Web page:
While Vox AC15s and AC30s had been powering British rock and pop as early as 1959, the AC4 as we know it came to be in 1962.
The all-but-identical circuit had been around since 1958 in the AC2 and AC6, but it all came together in a familiarly attractive package the same year The Beatles debuted with Love Me Do, The Shadows chart-topped for an eternity with Wonderful Land, and Jagger and Richards - who lived just a pebble's toss from the Vox factory in Dartford - hooked up with Brian Jones, Charlie Watts and Bill Wyman to form The Rolling Stones.
This new amp is not a reissue of any particular AC4 model; rather, its a cosmetic cousin of differently styled early Voxes, built for today's practising or recording guitarist. That it employs one of the most historically significant and drop-dead gorgeous looks in all guitar ampdom is a happy bonus.
The new model is based upon the EL84-driven Top Boost circuit beloved of those 60s Brit bands and of the world ever since. Built in China it has has the simplest of control layouts and is designed to offer classic tones for home practice, rehearsal, recording and even small gigs.
The AC4C1-BL is one of the best-looking mini combos around. Its rounded corners, Tygon fretcloth and blue vinyl covering are complemented by cream plastic-ware, including a Bakelite-style hinged handle. Built with one eye on the price tag, particleboard cabinet construction and printed circuit board electronics are the order of the day.
There are no corner protectors, but then this amp is unlikely to be heaved in and out of vans. There is, however, attractive piping: in white around the front baffle and in gold across the top and down the sides; the Vox badge is gold, too.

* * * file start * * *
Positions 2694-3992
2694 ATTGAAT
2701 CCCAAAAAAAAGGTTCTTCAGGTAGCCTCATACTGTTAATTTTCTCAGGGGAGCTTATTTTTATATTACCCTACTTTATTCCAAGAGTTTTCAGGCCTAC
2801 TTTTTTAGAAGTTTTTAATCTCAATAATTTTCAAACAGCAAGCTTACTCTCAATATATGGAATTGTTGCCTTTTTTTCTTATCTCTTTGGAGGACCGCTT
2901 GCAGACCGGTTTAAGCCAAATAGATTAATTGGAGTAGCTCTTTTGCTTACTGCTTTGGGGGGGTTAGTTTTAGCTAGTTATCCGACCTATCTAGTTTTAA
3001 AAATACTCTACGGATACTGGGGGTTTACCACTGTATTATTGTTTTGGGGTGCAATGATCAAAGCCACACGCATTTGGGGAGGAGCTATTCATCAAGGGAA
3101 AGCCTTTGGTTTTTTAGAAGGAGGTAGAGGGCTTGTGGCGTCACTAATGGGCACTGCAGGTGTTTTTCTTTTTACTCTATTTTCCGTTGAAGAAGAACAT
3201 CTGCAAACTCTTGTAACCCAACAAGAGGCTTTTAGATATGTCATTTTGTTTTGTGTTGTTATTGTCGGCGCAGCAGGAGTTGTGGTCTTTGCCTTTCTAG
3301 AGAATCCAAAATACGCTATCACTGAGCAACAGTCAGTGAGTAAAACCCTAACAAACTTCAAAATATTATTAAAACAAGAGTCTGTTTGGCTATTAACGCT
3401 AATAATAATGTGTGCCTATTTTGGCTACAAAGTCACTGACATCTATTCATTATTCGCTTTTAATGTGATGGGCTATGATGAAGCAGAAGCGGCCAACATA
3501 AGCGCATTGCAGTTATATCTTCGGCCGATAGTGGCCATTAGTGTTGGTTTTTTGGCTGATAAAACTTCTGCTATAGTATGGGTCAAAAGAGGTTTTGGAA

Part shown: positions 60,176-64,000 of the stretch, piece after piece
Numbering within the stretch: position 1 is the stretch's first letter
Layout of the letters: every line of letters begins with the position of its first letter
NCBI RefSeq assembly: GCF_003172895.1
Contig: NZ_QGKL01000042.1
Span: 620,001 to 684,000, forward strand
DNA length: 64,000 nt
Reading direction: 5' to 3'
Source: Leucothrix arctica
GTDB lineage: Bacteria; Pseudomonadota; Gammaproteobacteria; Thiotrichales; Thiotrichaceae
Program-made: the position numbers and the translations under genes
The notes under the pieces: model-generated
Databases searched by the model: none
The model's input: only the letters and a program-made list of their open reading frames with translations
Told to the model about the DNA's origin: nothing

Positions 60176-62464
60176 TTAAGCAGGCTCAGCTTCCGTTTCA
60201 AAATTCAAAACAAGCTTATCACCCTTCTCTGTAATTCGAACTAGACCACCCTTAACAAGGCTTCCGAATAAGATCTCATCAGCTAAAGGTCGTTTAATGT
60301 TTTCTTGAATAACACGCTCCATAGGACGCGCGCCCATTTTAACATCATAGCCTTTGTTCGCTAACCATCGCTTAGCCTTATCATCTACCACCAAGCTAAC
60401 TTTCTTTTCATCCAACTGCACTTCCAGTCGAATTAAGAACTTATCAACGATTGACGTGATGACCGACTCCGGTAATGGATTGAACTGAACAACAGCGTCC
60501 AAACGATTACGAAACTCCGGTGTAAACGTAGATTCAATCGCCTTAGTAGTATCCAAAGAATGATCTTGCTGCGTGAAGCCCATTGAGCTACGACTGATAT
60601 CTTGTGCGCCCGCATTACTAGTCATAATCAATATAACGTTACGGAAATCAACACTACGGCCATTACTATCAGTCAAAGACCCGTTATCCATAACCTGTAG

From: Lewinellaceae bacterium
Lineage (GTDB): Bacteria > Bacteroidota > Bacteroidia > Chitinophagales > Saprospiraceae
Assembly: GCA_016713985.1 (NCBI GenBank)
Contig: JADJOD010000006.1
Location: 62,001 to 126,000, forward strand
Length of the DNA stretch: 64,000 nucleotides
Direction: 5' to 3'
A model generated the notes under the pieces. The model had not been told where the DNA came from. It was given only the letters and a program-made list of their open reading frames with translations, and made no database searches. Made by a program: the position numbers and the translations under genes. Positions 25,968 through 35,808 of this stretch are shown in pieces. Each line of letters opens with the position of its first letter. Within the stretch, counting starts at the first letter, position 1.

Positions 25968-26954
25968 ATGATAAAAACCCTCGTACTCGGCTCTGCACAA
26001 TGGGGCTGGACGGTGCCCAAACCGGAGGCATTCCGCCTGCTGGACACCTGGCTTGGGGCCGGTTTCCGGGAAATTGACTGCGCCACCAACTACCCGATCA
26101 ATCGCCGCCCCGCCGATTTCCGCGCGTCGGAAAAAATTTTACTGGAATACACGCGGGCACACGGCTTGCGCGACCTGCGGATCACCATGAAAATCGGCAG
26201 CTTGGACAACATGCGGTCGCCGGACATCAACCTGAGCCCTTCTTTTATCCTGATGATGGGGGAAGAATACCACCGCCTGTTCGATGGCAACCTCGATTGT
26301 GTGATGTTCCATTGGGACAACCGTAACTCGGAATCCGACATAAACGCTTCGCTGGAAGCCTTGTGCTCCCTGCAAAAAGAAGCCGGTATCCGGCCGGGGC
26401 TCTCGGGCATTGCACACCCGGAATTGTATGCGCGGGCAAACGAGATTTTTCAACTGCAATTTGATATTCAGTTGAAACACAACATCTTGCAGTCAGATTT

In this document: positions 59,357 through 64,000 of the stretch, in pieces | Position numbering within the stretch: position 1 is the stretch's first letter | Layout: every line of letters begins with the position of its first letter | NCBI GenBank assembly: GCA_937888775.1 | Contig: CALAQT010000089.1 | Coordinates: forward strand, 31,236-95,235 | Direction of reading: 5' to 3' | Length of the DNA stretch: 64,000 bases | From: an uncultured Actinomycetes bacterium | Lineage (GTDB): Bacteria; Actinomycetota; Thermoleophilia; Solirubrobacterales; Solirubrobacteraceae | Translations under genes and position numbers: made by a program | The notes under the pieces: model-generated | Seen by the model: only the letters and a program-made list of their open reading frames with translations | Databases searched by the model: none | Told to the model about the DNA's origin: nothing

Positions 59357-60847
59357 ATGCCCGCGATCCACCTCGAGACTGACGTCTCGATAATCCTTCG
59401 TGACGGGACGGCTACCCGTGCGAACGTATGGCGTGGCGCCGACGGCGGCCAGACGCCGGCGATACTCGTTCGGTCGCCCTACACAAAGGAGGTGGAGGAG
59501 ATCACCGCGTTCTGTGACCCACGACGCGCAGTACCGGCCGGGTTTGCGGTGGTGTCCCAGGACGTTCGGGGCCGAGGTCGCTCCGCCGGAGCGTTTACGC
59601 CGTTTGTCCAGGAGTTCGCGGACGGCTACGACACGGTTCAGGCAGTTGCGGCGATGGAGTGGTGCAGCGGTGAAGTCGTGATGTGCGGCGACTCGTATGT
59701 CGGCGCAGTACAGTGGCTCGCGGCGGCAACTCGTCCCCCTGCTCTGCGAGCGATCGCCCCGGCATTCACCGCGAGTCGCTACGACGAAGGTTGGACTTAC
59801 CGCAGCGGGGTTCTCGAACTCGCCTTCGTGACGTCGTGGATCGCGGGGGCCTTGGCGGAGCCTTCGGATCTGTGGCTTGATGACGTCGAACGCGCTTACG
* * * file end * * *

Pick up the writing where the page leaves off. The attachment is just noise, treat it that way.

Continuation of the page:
Other co-ordinated touches include a cream plastic vent and similarly coloured chickenhead knobs. Simplicity is what this amp is all about. So, input, gain, bass, treble, volume, power switch and a small red light are all you get on the control panel. Around the back, things are even more sparse, with one 16-ohm speaker extension jack plus mains socket.
Checking the internal construction requires the removal of a preposterous number of back-panel screws. Were a valve to die on a gig or session, a full half-hour - more without an electric screwdriver - would be lost just getting at it.
It's not just a Vox problem, though, since most manufacturers have fallen foul of this health and safety overkill. Mini rant over, the internal construction looks super-tidy: the three valves - a single EL84 in the power stage and a pair of preamp 12AX7s - sit directly on their PCB with all the wiring flawlessly executed.
This is almost as 'plug in and go' as it gets. With volume and gain midway and the tone controls at 12 o'clock, a vintage Strat elicits a warm but sparkly sound from the neck and middle selections, although its untamed bridge pickup is a tad harsh. Knock the amp's treble back - or adjust the tone pot if your guitar has one - and things settle down.
A Les Paul on the same setting drives the front end harder and requires little or no treble adjustment - it's really tight, too. For humbucking tones, think Dave Davies/Kinks-style chords and fills; for single-coil sounds, imagine McCartney's licks on The Beatles' Drive My Car: crunch heaven!
Crank the gain to three quarters, leave the treble pot at around 25 per cent and the Strat gets tough and purposeful. Turn the guitar's volume down and it cleans up nicely, but with just enough edge for strummed chords and picked arpeggios.
Distortion-wise, there's not a great deal, even with the gain full up, but that was never this amp's remit: find its natural sweet spot, throw a stompbox or two into the chain - job done! There's no reverb, so you may well want some sort of ambience pedal; use the amp as your tone generator and add your fave stompers for colour.
Vox has got it just right with this little amp. The fairly priced AC4C1-BL would grace anyone's practice area - even in a posh living room. Although not big on overdrive and with no onboard reverb, the basic building blocks of Class A Vox tone and 10-inch Celestion speaker are so good that the addition of a pedal or two will have you playing away in whatever style you like - probably with a stupid grin on your face every time you catch sight of it.